Metro Louisville

One day before outgoing interim Louisville Metro Police Chief Robert Schroeder was set to testify before Metro Council as part of an investigation into Mayor Greg Fischer’s administration, Schroeder’s attorney asked the court to delay the chief’s testimony again.

Last week, Jefferson County Circuit Judge Audra Eckerle ruled Schroeder and Public Safety Chief Amy Hess could not push back their testimony before the Metro Council government oversight committee.

The committee is investigating the administration’s decisions surrounding the fatal police shooting of Breonna Taylor, subsequent protests and LMPD’s participation in the operation that resulted in the National Guard shooting and killing David McAtee. Council members said they plan to focus the early part of the investigation on the official response to protests.

But on Tuesday, Attorney Joseph Klausing argued Eckerle erred in her ruling, and asked the court to revisit its decision before compelling Schroeder to testify.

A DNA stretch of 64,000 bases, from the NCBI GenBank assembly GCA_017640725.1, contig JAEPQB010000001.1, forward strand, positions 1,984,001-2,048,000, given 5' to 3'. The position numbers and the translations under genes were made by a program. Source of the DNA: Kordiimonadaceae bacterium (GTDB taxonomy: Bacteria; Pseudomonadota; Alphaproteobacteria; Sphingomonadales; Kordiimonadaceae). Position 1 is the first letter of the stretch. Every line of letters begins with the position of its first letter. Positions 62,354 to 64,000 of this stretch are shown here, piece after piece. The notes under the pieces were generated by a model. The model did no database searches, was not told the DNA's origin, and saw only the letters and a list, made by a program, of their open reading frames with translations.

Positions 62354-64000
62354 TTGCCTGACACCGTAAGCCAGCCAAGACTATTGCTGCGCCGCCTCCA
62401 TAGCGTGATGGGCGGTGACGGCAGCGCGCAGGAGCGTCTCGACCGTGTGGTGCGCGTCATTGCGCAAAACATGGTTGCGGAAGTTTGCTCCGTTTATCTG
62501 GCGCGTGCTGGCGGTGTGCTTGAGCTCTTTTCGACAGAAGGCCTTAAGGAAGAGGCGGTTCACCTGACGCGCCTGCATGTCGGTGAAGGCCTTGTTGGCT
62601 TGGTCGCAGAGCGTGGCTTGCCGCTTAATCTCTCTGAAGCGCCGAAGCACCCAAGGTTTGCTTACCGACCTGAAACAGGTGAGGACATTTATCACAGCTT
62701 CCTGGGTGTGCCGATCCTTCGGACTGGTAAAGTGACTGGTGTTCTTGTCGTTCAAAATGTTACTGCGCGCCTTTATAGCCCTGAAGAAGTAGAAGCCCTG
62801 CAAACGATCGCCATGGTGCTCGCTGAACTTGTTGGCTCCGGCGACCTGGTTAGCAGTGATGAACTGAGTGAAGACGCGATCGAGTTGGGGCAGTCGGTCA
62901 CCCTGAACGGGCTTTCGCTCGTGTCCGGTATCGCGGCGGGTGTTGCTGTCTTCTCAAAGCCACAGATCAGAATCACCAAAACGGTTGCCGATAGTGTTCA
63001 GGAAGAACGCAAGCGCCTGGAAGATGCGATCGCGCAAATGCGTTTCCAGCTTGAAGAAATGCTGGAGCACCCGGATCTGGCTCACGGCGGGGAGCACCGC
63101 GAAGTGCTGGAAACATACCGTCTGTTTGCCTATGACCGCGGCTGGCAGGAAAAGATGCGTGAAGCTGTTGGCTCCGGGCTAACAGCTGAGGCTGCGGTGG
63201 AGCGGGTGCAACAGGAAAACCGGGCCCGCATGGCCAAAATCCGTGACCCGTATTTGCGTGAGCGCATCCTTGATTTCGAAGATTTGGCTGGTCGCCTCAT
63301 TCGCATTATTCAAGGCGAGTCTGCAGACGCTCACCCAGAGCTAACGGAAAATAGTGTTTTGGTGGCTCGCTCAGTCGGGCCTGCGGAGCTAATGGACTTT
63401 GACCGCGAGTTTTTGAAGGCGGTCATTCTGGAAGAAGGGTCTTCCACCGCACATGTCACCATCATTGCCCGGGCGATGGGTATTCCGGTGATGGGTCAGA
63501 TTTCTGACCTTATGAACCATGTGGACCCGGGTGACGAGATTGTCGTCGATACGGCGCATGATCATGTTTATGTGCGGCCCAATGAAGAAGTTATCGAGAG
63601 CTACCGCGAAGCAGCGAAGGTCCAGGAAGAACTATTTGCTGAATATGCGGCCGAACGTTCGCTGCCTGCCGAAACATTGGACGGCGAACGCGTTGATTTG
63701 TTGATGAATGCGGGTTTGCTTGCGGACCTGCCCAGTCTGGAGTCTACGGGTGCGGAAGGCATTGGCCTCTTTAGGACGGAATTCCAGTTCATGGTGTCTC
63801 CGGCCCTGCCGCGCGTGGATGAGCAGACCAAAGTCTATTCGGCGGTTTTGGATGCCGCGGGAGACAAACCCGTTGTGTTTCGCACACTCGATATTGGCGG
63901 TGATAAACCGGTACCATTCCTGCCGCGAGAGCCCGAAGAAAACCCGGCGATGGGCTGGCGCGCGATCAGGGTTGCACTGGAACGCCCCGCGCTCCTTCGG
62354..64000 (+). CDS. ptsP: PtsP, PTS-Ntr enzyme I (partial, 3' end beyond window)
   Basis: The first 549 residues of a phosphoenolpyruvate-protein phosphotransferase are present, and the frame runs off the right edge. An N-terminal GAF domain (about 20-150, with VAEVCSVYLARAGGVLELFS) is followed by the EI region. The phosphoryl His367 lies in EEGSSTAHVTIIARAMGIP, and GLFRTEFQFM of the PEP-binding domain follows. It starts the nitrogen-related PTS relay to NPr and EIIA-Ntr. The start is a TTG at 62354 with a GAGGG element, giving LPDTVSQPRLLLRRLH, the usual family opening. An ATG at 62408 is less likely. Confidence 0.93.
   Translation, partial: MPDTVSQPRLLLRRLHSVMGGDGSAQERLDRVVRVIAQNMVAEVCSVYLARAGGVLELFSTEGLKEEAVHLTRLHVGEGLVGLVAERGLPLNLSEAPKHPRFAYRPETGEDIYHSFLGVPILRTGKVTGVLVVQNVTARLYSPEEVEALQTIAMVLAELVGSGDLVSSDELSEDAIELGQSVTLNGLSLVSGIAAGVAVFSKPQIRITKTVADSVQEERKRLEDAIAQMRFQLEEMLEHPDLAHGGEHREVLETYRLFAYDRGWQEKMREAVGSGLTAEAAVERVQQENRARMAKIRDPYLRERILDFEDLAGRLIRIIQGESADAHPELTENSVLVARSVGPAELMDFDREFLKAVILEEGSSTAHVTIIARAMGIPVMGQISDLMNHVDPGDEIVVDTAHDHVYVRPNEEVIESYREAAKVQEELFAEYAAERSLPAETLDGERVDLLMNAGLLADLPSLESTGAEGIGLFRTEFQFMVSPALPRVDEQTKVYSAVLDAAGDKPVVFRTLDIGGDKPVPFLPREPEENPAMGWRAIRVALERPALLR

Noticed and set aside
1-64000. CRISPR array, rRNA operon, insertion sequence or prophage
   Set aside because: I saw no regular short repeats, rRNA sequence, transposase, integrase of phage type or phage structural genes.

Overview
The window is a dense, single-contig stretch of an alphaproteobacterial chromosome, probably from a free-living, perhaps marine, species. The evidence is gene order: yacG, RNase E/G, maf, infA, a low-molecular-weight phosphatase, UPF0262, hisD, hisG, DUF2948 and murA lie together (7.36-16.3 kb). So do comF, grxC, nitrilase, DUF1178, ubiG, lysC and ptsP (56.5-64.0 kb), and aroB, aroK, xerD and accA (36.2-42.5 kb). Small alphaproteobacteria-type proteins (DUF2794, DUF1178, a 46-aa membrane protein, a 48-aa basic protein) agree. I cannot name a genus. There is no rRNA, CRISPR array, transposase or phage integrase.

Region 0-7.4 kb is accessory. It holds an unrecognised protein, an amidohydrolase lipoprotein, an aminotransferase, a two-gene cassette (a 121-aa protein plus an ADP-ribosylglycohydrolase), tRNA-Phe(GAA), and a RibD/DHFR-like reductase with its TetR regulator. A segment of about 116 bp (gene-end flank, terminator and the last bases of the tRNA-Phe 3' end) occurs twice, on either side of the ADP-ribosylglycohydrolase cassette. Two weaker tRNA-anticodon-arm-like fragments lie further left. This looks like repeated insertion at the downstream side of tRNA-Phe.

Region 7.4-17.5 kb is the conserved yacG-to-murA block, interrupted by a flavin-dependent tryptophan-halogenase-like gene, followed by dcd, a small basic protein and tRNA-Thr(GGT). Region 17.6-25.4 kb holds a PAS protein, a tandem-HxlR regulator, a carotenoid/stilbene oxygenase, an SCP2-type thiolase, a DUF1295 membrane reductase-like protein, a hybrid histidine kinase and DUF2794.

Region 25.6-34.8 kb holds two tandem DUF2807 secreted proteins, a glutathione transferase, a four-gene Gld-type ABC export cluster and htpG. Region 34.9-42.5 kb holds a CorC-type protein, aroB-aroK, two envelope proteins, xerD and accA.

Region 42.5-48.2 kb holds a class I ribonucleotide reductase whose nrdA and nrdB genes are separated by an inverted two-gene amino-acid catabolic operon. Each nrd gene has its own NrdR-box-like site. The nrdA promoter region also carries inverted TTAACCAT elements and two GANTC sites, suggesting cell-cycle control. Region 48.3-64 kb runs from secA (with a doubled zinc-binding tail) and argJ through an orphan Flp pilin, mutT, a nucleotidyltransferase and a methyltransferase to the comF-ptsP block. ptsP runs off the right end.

“Because the order does not specifically grant or deny temporary injunctive relief to Chief Schroeder, staying the enforcement of the order is warranted until a subsequent order is entered, which clarifies his rights and statutory protections with respect to compelled public testimony before the Committee,” he wrote in the motion.

Klausing argued Schroeder’s public testimony before the committee would legally damage his ability to defend himself in a separate federal civil rights lawsuit. He did not immediately return a request for comment.

Metro Council President David James (D-6) said he is disheartened by Schroeder’s latest attempt to avoid testifying.

“I’m disappointed that Chief Schroeder has decided to fight the subpoena to come tell the Metro Council and citizens about what did or didn’t happen with their government,” James said in a text message to WFPL.

Eckerle wrote last week that that testifying in a matter of weeks versus months would not constitute injury.

“This fact is especially true where, as in this case, the anticipated testimony will address past facts, and not future strategies,” she wrote in the ruling.

Both Schroeder and Hess first declined to speak under oath at a Metro Council hearing in August.

Hess has since said she is willing to testify in open session.

Ryan Van Velzer is WFPL's Energy and Environment Reporter.